Good morning everyone. February is finally here! Spring is getting closer. Hope you all had a good weekend. Now, grab your cup and let’s get into today’s news.
According to the Spanish Supreme Court, the BOE is responsible for the publication of copyright-infringing materials.
Alfonso de Ceballos-Escalera y Gila and Félix Martinez Llorente appear as the authors of a book called “The Supreme Court of the Kingdom of Spain. Historical and institutional study.” The problem? They used copyright-protected literature that did not belong to them and without authorisation of the real authors: Maria Luisa Roman and Matilde Chamorro (8 out of 9 chapters were actually copied…) So… Who is responsible for copyright infringement? According to the Spanish Supreme Court, it is the Agency in charge of the Official State Gazette (BOE), as they are the one who designed the project, coordinated it, printed the book and published it. The Supreme Court considers that it cannot be held liable, as the only link that they had is a collaboration agreement with the authority.
The Supreme Court is not liable, the Spanish Official Gazette understands that they are not liable either. Take into account that 88% of the book’s content has been copied. Can public institutions be held liable for copyright infringement, and if yes, who is liable?
A hand sanitizing slime
We remember when slime was identified as “Flubber”, do you? Anyway, during this pandemic, a lot of people have been inspired to create new products. How can you make sure that your kids sanitise their hands? Well, the Spanish toy-maker Canal Toys España, a subsidiary of a major French toy distributor, created the “antibacterial slime”. The more you play with it, the cleaner the hands!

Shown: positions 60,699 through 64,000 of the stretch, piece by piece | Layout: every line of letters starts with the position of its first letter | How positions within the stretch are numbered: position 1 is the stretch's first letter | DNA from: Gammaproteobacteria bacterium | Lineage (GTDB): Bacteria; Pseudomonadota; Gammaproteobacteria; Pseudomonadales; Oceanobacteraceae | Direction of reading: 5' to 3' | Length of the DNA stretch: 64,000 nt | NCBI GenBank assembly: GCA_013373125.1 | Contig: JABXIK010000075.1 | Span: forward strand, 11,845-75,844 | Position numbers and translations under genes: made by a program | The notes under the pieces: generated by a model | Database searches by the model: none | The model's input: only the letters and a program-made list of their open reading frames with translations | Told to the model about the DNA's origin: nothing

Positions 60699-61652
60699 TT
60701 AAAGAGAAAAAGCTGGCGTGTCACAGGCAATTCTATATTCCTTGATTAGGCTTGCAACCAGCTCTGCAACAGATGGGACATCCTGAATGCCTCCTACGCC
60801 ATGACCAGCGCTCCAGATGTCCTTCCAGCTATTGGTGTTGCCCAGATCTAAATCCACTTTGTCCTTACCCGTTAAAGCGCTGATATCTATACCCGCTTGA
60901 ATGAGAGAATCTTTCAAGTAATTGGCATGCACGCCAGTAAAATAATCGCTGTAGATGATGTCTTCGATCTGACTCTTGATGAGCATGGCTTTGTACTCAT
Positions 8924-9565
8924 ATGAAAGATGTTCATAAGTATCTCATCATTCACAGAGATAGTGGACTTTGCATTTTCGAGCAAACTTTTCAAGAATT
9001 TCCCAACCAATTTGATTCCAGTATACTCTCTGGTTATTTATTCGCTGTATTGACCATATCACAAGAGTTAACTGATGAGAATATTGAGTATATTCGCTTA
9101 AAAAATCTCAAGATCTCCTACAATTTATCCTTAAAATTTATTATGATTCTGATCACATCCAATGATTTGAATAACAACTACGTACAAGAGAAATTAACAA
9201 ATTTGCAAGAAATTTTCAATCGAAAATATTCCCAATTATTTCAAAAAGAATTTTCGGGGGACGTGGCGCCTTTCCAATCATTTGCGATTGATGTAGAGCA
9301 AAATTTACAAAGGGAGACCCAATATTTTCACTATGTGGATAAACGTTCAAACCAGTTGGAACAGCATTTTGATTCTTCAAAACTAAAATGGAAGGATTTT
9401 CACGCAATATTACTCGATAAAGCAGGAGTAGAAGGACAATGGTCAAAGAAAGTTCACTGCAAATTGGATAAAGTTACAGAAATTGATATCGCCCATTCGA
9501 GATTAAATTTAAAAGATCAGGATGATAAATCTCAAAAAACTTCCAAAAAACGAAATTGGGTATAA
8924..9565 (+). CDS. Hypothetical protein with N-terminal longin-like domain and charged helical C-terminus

How does this relate to IP? The antibacterial slime might actually end up being patent-protected if the application filed is successful. According to the claims, the product can eliminate up to 99,9% of bacteria, it is non-toxic, does not contain alcohol and, when preserved properly, can last up to 1 month.
Japan and cosplayers
If you haven’t heard of cosplay, it refers to people who dress up as their favourite fictional characters (manga, anime, videogames, superhero...). Not in a funny way, no. Cosplayers take their disguise very seriously. I mean…
Right now anyone in Japan can dress as their favourite characters. Could this change? Yes, since the Japanese Government is now considering an amendment to the Japanese Copyright Law that would oblige “professional” cosplayers to pay the original creator if they want to dress up as one of their characters. Don’t laugh: in Japan, professional cosplayer Enako earns more than 90,000 euros a month with public appearances, merchandising, photo albums, meet and greet… But the original author that created the character was not entitled to receive anything. Apparently, cosplaying pro bono would not amount to copyright infringement, hence, if you go to a convention and you dress up as Sailor Moon, you should be ok. However, uploading a photo of your cosplay to your Instagram account might be problematic if the changes are finally implemented. We will definitely keep an eye on it! What do you think? Should authors be entitled to some kind of royalty or payment when professional cosplayers use their character? Should cosplayer ask for authorisation?
This is all for this week. Have a nice day!